As I mentioned in my previous post, I am on my way to Oregon to join the FSLN National Gathering Monday – Thursday this week. While there, I’ll be meeting up with inspiring leaders who can share ideas for how I can better serve the front-line direct marketing producers, market and CSA organizers, and my own FMC team.
On the first leg of this many-phased trip, I read two recent research papers, 1 on farmers markets and 1 on consumer interest in local food, and immediately found some very interesting information I can use in various projects. I’ll share some here in the hope it is also helpful to others.
The first was a research paper by John Metz and Sarah Scherer published in 2021 titled “The Rise and Decline of Farmers Markets in Cincinnati.” This is a great, well-researched paper for anyone wanting to understand the history of that region’s markets, and also for those interested in data on market closure factors in the area.
They did site visits, interviewed managers, and recorded data on products sold, businesses location and gathered other information from informal conversations with vendors. They also consulted another unpublished local survey. (Twiss. Green Umbrella 2016)
For this study, the researchers defined farmers markets as having 2 or more farmers selling their own goods (using the USDA’s loose definition) and added the stipulations that farmers at these markets must have ¼ acre or more in production for local sale. They also excluded sites that were the actual production site, defining those as farm stands. They defined Saturday markets as different markets than those that had weekday markets operating at the same site, resulting in 37 sites operating 42 different markets.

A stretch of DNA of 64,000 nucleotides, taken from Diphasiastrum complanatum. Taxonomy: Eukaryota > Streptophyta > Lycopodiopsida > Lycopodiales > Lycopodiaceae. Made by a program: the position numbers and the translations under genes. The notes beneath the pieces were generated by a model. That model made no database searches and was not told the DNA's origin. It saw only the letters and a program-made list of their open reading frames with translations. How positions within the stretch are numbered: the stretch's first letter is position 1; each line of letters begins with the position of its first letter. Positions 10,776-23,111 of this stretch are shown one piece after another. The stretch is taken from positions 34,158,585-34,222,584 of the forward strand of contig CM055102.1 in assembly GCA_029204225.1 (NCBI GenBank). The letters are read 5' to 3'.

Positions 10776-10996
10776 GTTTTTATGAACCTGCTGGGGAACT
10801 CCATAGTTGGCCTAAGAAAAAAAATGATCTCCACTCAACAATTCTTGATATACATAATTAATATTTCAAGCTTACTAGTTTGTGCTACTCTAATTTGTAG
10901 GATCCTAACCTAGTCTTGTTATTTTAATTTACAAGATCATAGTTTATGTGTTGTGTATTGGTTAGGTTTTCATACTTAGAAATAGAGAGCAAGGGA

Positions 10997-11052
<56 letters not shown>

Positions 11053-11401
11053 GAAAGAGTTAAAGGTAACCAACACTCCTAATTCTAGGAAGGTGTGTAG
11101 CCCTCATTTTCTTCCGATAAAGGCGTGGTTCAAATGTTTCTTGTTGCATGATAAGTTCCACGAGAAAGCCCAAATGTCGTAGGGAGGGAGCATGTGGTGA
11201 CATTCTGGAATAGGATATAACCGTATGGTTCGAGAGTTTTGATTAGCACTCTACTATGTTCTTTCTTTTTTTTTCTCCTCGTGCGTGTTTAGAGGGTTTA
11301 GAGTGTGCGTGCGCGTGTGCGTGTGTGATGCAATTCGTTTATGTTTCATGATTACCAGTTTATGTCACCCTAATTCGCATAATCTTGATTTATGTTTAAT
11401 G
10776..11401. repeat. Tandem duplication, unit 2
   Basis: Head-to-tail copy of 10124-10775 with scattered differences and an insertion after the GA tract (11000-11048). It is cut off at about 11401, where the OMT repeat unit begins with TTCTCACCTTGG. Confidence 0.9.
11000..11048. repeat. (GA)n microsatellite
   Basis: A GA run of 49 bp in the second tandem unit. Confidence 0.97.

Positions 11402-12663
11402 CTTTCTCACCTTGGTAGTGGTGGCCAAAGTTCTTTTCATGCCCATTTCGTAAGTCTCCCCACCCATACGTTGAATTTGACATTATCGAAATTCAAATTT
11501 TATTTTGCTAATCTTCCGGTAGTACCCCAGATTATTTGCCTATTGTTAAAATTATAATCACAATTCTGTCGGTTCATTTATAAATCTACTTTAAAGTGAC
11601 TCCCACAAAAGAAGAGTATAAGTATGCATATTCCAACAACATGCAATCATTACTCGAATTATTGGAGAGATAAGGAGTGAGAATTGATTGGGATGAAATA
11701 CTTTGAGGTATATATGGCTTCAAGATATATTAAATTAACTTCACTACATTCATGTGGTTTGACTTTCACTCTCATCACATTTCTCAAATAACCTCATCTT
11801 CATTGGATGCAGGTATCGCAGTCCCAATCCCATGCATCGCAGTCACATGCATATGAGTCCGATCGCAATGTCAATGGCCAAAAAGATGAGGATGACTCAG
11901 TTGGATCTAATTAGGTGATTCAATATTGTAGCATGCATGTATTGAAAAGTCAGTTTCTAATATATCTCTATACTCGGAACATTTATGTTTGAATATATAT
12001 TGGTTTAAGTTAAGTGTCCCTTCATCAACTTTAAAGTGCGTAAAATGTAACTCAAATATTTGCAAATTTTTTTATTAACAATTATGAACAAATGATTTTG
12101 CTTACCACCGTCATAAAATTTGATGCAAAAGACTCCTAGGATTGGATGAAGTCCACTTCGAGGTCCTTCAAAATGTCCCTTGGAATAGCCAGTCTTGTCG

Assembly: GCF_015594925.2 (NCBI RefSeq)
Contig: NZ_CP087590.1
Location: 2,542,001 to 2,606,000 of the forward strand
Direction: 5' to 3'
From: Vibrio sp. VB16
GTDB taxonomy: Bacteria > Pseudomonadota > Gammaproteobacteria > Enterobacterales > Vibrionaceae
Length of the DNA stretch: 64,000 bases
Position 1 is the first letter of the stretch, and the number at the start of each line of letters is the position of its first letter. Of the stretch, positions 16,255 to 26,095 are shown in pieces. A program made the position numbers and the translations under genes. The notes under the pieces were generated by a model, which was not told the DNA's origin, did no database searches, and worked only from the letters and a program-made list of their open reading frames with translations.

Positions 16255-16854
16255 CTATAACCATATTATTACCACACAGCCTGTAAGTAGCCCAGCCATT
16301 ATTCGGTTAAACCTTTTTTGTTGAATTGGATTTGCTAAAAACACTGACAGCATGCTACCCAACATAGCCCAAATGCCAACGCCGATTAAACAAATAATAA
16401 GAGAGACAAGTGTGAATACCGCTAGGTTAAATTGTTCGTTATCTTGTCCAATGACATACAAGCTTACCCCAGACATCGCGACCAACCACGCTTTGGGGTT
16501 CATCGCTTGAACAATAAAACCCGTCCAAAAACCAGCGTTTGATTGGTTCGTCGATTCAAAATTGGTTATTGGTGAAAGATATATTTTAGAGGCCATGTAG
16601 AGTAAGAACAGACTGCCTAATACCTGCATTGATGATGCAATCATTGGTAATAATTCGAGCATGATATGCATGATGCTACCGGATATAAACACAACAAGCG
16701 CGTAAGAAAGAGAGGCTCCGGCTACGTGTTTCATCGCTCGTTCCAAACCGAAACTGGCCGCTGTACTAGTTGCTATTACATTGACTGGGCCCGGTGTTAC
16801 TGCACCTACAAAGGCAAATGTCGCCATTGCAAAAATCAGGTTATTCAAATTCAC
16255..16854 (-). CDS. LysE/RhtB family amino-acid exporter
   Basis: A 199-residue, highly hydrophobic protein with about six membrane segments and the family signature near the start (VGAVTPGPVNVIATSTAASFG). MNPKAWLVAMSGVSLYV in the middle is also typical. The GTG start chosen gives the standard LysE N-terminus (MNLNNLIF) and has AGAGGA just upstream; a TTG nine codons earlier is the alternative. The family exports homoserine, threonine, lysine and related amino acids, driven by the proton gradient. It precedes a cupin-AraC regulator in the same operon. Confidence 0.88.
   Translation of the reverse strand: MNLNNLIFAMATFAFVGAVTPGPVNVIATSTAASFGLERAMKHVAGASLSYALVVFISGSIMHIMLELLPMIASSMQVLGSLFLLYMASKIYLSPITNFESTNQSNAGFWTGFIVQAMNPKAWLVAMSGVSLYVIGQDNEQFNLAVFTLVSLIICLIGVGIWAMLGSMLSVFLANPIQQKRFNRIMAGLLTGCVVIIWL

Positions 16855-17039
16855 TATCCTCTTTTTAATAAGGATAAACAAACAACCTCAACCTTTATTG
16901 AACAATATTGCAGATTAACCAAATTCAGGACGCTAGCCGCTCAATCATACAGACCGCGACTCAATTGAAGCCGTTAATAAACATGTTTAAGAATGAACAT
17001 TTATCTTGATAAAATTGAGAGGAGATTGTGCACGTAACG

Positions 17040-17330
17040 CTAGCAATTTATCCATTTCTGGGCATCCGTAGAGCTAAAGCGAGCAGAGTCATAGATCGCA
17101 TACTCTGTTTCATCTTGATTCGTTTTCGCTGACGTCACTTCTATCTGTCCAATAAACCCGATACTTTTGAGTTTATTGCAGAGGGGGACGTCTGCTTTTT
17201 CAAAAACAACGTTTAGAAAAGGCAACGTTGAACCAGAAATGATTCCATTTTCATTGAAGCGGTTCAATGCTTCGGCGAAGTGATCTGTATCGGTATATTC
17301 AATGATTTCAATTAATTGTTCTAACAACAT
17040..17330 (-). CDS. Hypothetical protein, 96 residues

The Greater Cincinnati market grew from 21 in 2004 to 41 in 2012 with a “25 increase in 2005 and a 35% jump between 2009-2010.” The number peaked in 2012 and then fell 17% (n34) by 2018.
From 2005-2018, 42 new markets opened but 25 closed in same period for a 60% reduction.
During the 2005-2018 era, 71% of the closed markets operated 3 or fewer years. In contrast, 1975-1989 era, 32% (n7) of the 22 closed in the first 3 years.
Vendor-Led and Community-Led
The authors classify markets by its decision-makers, with “Farmer-Focused” and “Consumer-Focused” (or, in the language of a report they cite by Gantla/Lev from 2015, Vendor-Led (VL) and Community-Led (CL)*. I prefer the Gantla/Lev language so I’ll use that here).
Metz and Scherer concluded that the founders’ vision for the market created and continued the market’s decision-making structure. That is in line with the Market Eras Research that I have shared and continue to refine.
Among the Vendor Led markets, 11 of 13 were begun by farmers or Extension. The authors define this type as existing to primarily provide farmers with venues to sell produce. The VL markets had fewer vendors than CL markets (a mean of 6.8 vs 19.4) and the only items that were not produce tended to be jams, jellies, relishes, and baked goods prepared by the farmer vendors. Market managers had fewer responsibilities since these markets tended to offer fewer activities and rarely to conduct data collection (sales, visitor counts, or shopper surveys.) None of the VL markets had a website during the period studied.
12 of the 13 were managed by volunteers, often running more than one. So of the 13 markets, there were only 7 managers. Most were over 60.